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The PSA bounce Does it have clinical significance?

Using the largest known prostate cancer data set of patients treated solely with external-beam radiation in the U.S., radiation oncologists have examined the "PSA bounce" phenomenon and determined that it is not an indicator that men will die of prostate cancer any sooner than those men who do not experience a bounce. That is the result of a multi-institutional analysis presented today at the 46th Annual Meeting of the American Society for Therapeutic Radiology and Oncology in Atlanta, Ga.

The PSA (prostate-specific antigen) test is a blood test used for routine prostate cancer screening. The "PSA bounce" is a rise and then decline in the PSA level following radiation treatment for prostate cancer. The bounce phenomenon occurs in a third to half of men treated with radiation for prostate cancer. Urologists, radiation and medical oncologists have struggled with what a bouncing PSA means for a patient's prognosis, and how or if to offer further treatment.

"Because a steady rise in PSA can mean that cancer has recurred, physicians often interpret a bounce as the possibility that the cancer may still exist after treatment," explained Eric M. Horwitz, M.D., clinical director of the radiation oncology department at Fox Chase Cancer Center and lead author of the study. "Some physicians prescribe hormonal therapy in this situation, but hormones can have significant side effects for the patient, and may not be clinically necessary. For these reasons, it's important to develop clear guidelines."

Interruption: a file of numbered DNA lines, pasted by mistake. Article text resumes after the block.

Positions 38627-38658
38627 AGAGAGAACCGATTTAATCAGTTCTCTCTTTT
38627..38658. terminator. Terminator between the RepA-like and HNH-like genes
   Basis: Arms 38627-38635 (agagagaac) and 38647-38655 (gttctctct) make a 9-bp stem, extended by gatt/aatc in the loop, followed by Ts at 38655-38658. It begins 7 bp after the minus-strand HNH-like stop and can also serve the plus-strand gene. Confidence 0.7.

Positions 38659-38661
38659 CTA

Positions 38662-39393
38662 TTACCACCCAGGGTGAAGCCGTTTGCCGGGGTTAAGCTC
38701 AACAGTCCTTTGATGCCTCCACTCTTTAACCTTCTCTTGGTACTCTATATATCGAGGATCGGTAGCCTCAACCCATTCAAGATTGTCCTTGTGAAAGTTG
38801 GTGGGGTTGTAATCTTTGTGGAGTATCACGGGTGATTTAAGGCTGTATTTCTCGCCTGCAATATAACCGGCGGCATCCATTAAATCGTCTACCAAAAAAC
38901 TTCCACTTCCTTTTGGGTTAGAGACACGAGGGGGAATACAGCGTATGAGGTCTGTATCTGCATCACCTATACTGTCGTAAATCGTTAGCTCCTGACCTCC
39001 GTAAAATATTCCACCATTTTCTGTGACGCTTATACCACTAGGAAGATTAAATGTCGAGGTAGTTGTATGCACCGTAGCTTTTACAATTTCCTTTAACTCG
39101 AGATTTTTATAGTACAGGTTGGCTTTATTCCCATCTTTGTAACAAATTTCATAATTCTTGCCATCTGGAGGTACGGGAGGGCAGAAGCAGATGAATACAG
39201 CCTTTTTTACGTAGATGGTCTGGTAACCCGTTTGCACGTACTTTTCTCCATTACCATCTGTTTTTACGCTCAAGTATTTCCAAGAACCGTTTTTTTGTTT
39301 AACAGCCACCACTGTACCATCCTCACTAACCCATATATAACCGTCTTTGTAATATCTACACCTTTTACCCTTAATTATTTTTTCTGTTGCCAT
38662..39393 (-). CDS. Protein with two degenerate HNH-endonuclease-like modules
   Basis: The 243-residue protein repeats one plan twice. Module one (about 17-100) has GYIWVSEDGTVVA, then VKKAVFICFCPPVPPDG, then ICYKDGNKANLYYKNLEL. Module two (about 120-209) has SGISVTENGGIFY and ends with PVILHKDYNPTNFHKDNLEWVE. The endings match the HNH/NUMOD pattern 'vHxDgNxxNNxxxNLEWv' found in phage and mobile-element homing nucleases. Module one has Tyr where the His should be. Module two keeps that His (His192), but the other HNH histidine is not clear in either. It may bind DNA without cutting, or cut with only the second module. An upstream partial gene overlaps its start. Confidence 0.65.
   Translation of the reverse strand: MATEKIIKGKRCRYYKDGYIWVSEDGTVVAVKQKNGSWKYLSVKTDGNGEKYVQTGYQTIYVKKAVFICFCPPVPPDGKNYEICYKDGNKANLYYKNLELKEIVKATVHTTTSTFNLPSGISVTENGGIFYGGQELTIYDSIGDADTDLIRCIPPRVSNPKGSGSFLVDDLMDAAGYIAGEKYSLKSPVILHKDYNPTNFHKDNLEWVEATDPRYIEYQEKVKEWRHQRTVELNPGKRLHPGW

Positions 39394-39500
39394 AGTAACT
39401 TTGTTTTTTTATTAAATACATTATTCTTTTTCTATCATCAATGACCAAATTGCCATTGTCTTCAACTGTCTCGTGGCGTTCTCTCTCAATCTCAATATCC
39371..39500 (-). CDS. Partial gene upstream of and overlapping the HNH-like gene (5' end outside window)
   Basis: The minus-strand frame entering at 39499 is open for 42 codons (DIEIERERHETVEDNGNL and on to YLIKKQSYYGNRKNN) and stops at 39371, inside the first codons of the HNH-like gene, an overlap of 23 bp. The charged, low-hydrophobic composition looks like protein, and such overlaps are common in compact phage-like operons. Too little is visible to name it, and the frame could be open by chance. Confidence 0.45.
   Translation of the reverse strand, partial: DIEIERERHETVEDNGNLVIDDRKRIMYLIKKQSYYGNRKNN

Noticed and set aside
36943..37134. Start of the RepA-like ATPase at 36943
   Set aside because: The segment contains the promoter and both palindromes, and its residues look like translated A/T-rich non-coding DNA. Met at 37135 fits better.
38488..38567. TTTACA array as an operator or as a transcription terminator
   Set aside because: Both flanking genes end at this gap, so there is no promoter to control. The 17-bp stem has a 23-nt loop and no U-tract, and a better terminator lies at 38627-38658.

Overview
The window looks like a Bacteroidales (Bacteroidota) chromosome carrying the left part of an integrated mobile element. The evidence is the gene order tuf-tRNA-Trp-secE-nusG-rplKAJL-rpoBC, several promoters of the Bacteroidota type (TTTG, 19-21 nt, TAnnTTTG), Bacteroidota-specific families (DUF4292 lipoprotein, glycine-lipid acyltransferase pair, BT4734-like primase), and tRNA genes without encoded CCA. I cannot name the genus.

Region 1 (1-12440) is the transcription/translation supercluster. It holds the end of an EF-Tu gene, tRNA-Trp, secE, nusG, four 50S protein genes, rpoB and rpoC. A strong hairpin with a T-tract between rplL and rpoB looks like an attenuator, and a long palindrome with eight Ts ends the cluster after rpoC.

In this retrospective analysis, data were gathered from the records of 4,839 men treated only with external-beam radiation between 1986 and 1995 at nine institutions throughout the US. The median follow-up was 6.3 years. Treatment during this time period consisted primarily of conventional radiation therapy, a lower dose than is generally used at academic cancer centers today, although some patients were treated with 3D conformal radiation therapy. In thi
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Contact: Colleen Kirsch
colleen.kirsch@fccc.edu
215-306-1211
Fox Chase Cancer Center
6-Oct-2004


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